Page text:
GoldieBlox Super Bowl ad undermines its Beastie Boys legal position
Oh, look. Goldieblox, the toy company that seeks "to inspire the next generation of female engineers," had a new commercial run during the Super Bowl.
Paid for by Intuit -- the result of Goldieblox winning the accounting software company's "Small Business Big Game" contest -- it has stark similarities to the video ad that got the fledgling toy company in legal hot water with the Beastie Boys last November, which I wrote about for Pando.
To recap: The Beastie Boys' flavored video, which went viral, portrayed three girls creating a Rube Goldberg machine out of toys set to the music of the Beastie Boys “Girls” but with different lyrics, tallying some 8 million views before the company pulled it. In its stead, it placed a lame video with the same action but a different song.
Goldieblox posted an apology to the Beastie Boys on the company blog. “We don’t want to fight with you,” it began. “We love you and we are actually huge fans.” The company claimed that it was “completely unaware” that Adam Yauch, one of the group’s original members who succumbed to cancer had declared in his will that “Beastie Boys songs never be used in advertising.”
Like the first ad, last night's Super Bowl commercial included the music to a popular song that was retrofitted with different girl power lyrics. This time, instead of the Beastie Boys, Goldieblox took the music from the heavy metal anthem by Slade/Quiet Riot's "Cum on Feel the Noize," turning it into "Come On Bring the Toys."
Cute, right? But there's one key difference between the two ads. This time, according to a press spokesperson for RPA, the agency that produced the ad, the music was licensed, courtesy of Intuit. It lumped in the amount it paid to secure the rights to the music as part of its overall production budget, which it would not disclose.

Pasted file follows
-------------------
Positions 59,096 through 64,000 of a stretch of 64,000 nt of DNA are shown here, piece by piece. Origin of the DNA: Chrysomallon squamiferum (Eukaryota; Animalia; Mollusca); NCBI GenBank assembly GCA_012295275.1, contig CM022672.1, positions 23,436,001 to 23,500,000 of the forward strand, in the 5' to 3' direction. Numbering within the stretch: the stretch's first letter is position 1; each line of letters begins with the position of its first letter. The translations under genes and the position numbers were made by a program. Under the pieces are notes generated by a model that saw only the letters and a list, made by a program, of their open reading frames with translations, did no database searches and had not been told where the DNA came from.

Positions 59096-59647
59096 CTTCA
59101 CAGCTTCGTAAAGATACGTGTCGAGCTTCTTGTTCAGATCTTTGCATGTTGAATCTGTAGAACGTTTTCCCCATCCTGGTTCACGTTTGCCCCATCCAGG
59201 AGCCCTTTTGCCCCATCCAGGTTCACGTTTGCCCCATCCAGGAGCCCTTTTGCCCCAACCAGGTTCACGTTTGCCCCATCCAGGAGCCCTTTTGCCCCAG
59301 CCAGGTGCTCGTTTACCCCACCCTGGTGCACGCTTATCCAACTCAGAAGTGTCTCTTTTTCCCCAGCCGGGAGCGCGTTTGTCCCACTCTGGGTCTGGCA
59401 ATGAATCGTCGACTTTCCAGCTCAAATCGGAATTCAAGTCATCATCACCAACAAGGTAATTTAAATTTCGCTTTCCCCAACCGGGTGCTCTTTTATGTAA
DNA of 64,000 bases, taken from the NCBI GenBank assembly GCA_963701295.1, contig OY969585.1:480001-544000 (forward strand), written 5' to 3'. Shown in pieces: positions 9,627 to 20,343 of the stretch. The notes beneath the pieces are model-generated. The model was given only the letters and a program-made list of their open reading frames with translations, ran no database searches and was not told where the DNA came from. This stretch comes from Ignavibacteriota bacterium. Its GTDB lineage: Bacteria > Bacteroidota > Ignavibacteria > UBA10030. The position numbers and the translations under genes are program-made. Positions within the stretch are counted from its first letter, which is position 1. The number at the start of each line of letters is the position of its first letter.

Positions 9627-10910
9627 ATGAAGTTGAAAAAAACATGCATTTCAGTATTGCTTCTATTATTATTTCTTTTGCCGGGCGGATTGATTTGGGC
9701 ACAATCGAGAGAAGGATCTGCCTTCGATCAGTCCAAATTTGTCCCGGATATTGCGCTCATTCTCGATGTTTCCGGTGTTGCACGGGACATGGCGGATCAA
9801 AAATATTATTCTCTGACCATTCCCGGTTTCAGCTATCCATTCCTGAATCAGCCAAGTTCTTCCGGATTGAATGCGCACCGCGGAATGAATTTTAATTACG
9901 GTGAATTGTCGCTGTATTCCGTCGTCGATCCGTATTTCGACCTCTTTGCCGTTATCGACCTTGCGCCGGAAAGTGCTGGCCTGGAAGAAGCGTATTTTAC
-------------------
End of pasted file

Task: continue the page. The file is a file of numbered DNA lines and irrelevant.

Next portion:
I have argued in the past that GoldieBlox seems to have ripped a page out of Youtube's playbook, which seemed to have followed the maxim: It's better to beg forgiveness than ask permission. It certainly worked for Youtube, which ultimate profited by ignoring popular videos covered by copyright so to squeeze every last bit of traffic out of them. One Youtube founder, Jawed Karim, even uploaded copyrighted videos to Youtube, a move that Steve Chen, another cofounder, criticized. The following year, Google bought Youtube for $1.65 billion a year and a half after it launched.
All along, Goldieblox has maintained that using the Beastie Boys music without permission was covered by "fair use," and the video should be classified as "parody." And the commercial that ran during the game is almost identical in approach. It's almost as if the toymaker, which pulled the Beastie Boys-inspired ad, replacing the music with something else, is admitting it was in the wrong.
Abby Dixon, a spokesperson for Goldieblox, would not comment, other than to say that "GoldieBlox is actively working to settle with the Beastie Boys."
Nonetheless, you can still find the GoldieBlox "Princess Machine" ad -- with the Beastie Boys' music on it -- available on… Youtube.